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Saturday, February 21, 2015

What Every CEO Needs to Know About UX with Dr. Eric Schaffer

What every CEO needs to know about creating a user experience practice with Dr. Eric Schaffer. For more Information on HFI;

CEO's are going through a transition that just has to make their heads explode.
It used to be that success was about getting powerful hardware in place or efficient software or great marketing offers.

But today things are suddenly very different. In 2012, Forrester found that 97 percent
of companies surveyed considered customer experience as the top strategic priority, and 28 percent considered it the primary priority. Seventy-five percent of companies hope to make customer experience a competitive differentiator.

Today, hardware and software and offers are undifferentiated. Marketing devolves to offering customers a four-slice toaster to convert. But then the competition offers a six-slice toaster, and the margins get vanishingly thin. So we differentiate today on customer experience. We roll that buzzword around a lot, but what does it mean.

For an executive, experience in hardware and software and offers and toasters, it might not be clear. Sure, in the physical spaces, we make stores with nice appointments and attentive staff, and we train our call center folks to be empathetic, but most of the customer experience challenge today is in the digital channels. And what does it mean there?

There's a profession called usability or user experience engineering, which focuses exactly on this topic. There's a billion dollars' worth of research on how to optimize human computer interactions. There are graduate degrees and training and certifications and methods and tools and standards, and a load of folks who put up a sign to say they do user experience design, but they actually specialize more in something else. User experience engineers systematically create designs that are efficient, accurate, self-evident, fun, and compelling.

You can measure the impact and business results, like throughput or number of calls to the call center or conversion rate. But if you're a CEO who understands the importance of customer experience, you have one big scary challenge. You won't know how to set up a practice in customer experience design, and a lot of what you learned from hardware and software and offers won't work.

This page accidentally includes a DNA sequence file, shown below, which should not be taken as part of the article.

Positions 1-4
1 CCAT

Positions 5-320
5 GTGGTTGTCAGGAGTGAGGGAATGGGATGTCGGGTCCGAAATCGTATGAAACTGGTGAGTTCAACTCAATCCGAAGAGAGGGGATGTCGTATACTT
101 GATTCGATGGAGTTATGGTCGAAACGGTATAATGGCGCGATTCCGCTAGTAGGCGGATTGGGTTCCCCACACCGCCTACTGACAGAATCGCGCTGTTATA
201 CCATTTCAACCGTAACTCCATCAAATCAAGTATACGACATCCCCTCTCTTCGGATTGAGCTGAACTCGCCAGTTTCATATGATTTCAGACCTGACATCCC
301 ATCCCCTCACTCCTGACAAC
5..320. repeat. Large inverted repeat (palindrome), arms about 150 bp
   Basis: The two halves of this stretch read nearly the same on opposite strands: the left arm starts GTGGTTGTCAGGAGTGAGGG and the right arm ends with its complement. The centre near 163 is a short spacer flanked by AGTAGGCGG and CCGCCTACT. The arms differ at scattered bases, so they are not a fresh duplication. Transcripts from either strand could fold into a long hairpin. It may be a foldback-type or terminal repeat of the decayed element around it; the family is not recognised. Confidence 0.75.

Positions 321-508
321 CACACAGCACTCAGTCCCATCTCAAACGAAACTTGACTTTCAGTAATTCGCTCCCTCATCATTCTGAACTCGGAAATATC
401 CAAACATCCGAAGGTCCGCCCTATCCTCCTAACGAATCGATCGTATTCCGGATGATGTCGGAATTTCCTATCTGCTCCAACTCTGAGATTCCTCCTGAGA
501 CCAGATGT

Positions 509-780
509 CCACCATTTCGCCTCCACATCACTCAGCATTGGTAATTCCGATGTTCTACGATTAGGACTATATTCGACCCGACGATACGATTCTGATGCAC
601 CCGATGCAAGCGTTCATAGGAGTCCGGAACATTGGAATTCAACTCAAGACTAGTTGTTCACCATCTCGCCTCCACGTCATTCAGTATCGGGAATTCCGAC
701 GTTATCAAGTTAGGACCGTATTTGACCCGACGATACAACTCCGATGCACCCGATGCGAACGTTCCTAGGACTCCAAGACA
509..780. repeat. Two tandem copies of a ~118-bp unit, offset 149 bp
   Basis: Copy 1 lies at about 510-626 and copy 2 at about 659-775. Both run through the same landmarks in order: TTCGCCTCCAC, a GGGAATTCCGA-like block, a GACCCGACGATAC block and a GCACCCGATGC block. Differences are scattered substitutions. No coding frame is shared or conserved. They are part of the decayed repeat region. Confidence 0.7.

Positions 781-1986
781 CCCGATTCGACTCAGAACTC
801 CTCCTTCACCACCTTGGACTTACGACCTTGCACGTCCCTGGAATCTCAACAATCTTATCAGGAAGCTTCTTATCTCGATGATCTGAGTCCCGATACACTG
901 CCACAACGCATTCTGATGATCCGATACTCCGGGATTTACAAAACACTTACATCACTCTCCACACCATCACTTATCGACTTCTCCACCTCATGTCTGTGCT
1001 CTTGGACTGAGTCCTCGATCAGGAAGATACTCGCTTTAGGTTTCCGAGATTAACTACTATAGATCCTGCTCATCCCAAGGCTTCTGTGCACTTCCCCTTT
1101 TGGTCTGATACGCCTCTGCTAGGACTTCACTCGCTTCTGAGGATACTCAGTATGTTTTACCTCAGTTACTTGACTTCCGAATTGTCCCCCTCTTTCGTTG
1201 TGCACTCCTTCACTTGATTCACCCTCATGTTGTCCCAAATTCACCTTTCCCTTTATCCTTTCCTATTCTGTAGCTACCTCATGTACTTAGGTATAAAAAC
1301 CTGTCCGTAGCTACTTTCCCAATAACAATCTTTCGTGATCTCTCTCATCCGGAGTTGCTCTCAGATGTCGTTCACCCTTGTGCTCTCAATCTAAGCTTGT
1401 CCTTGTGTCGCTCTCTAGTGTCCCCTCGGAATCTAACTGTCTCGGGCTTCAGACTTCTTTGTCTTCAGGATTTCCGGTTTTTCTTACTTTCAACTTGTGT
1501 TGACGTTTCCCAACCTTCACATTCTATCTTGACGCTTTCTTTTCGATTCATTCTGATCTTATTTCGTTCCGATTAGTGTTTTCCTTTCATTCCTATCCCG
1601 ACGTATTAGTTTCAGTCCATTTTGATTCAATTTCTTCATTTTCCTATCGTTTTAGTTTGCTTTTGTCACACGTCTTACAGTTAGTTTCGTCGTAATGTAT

You might make motivational speeches about customer experience, but motivation is not the problem. No one is trying to make online banking hard. You might set clear goals with your team, and the result is often a scrum of executives all trying to own customer
experience without any idea what to do with it. You might buy some training,
but the training staff come out into an environment that's not ready, and they soon forget their skills as they get no chance to use them.

So you hire a super strong expert in customer experience design. But while they're great at designing experiences, they don't know how to set up an industrial strength practice for designing experiences. Then you look for a consultancy that claims to do user experience design, but you actually get a graphics firm that makes lovely pictures that are very impressive but doesn't get you where you need to be. But before you give up, recognize that a sustainable customer experience design practice can only happen with a set of things in place. It's just like a hospital. It happens because of organizational structures and standards and surgeons and pipes. You hire an expert in setting up hospitals. You need a consulting partner that will help your company to set up a serious sustainable industrial strength practice.

To download a copy of this drawing and the related UX paper, go to

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